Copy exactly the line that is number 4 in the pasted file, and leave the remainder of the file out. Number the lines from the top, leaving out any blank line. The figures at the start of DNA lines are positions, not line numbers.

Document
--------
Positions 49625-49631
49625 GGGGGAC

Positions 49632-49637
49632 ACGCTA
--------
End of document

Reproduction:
49632 ACGCTA